Light sensitivity, also known as photophobia, is a condition in which bright light - either natural sunlight or artificial light - can cause significant discomfort, pain and intolerance. People that experience light sensitivity will find themselves needing to close their eyes or squint when exposed to light and often experience headaches and nausea as well. In mild cases, the discomfort accompanies exposure to bright lights or harsh sunlight, but in severe cases even a small amount of light can cause pain and discomfort. Photophobia is rather prevalent in the Bee Cave, Lakeway, and Austin area secondary to the number of clear sunny days we enjoy.
Photophobia is more common in individuals with light eyes. This is because the greater amounts of pigment in darker eyes help to protect the eye from the harsh rays of light. The darker pigment of the iris and choroid absorbs the light, rather than reflecting the light and causing internal reflection or glare experienced by those with lighter eyes. People with albinism, which is a total lack of eye pigment, also experience significant light sensitivity for this reason.
Acute photophobia is usually a symptom that accompanies a condition such as an eye infection or irritation (such as conjunctivitis or dry eyes), a virus, or a migraine (light sensitivity is one of the most common symptoms of migraines). It could also be caused by something more serious such as an eye condition like a corneal abrasion, a detached retina, uveitis or iritis or a systemic disease like meningitis or encephalitis. Light sensitivity is also a side effect of refractive surgery (such as LASIK) and some medications (such as tetracycline and doxycycline).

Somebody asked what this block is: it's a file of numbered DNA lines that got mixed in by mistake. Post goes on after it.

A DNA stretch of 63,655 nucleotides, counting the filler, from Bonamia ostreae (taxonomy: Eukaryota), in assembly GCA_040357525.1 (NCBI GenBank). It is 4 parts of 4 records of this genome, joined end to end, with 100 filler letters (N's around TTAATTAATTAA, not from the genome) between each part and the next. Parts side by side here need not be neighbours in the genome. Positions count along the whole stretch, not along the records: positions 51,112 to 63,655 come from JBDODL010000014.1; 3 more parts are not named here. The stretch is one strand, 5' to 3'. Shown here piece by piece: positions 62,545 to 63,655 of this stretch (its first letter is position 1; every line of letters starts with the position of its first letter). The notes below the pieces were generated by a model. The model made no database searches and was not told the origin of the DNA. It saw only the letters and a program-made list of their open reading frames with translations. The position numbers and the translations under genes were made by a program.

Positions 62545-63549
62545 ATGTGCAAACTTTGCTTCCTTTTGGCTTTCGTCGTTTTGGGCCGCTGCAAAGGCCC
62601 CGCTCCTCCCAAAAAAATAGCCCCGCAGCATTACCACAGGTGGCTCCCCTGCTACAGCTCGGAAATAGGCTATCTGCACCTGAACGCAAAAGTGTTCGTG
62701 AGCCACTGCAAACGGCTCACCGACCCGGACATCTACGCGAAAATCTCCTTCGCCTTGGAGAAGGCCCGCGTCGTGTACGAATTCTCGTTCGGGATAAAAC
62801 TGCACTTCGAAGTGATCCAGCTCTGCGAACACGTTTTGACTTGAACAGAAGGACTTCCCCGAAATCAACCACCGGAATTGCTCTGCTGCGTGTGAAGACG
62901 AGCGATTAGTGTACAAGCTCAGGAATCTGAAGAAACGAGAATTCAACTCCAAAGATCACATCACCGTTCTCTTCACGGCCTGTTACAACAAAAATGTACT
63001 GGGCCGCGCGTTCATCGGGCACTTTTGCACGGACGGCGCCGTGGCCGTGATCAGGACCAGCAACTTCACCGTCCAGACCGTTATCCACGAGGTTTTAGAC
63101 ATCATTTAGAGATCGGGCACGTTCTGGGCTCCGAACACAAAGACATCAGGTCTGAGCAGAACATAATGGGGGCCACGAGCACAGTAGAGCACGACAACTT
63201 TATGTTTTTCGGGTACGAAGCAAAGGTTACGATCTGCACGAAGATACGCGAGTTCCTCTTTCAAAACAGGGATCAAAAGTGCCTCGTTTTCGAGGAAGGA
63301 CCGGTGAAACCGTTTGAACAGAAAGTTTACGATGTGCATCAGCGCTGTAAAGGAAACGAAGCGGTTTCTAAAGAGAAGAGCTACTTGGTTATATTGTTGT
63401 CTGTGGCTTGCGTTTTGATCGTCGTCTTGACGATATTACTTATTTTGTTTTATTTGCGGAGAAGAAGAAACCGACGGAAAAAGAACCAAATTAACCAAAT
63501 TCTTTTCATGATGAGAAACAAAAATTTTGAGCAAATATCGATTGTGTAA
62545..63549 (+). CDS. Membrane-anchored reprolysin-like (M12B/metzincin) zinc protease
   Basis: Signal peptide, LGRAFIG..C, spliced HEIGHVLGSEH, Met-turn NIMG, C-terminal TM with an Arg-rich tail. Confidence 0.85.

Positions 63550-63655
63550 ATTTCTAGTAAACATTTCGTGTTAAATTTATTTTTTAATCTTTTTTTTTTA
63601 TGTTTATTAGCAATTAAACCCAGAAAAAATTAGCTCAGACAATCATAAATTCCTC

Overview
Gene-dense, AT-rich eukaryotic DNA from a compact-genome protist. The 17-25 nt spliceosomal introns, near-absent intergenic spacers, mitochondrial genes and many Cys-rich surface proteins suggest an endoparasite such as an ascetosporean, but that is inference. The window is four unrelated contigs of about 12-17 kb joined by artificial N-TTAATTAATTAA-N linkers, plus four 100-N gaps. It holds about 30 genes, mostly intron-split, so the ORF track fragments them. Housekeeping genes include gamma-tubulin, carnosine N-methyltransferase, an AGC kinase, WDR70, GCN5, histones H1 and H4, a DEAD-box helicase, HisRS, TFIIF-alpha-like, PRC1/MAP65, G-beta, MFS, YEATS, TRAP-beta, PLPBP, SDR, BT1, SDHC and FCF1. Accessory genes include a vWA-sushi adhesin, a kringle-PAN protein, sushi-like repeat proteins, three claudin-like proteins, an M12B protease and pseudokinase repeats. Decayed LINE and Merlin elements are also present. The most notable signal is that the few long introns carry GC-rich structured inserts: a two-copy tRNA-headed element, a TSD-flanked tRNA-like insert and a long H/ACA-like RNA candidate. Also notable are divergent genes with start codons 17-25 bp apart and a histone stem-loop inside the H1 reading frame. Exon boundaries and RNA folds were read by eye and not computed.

How to Deal with Photophobia
The most effective way to reduce the discomfort caused by photophobia is to stay out of sunlight and dim indoor lights as much as possible while you are experiencing symptoms. Wearing dark sunglasses and keeping your eyes closed may also provide some relief.
In the summer it is more common for UV to trigger corneal inflammation (keratitis) and cause photosensitivity as well. Wind and eye dryness can also set off photosensitivity, which are more good reasons to wear sunglasses.
If the sensitivity is new and the cause is unknown, you should seek medical attention immediately, especially if you experience any of the following symptoms:
- Blurry vision
- Burning or pain in the eye
- Fever and chills
- Confusion and irritability
- Severe headache
- Stiff neck
- Nausea and vomiting
- Foreign body sensation
In cases where the photophobia is a symptom of an underlying issue, treating the issue will likely cause relief in your sensitivity. This will vary depending on the ailment but could include pain medications, eye drops or antibiotics, or anti-inflammatory medications. If the sensitivity is mild due to your genetic predisposition or a result of surgery, make sure you take your sunglasses every time you leave the house. People who wear prescription eyeglasses may consider photochromic lenses which automatically darken when exposed to light.
If you are uncomfortable, speak to Dr. Bristol about the best options for your condition.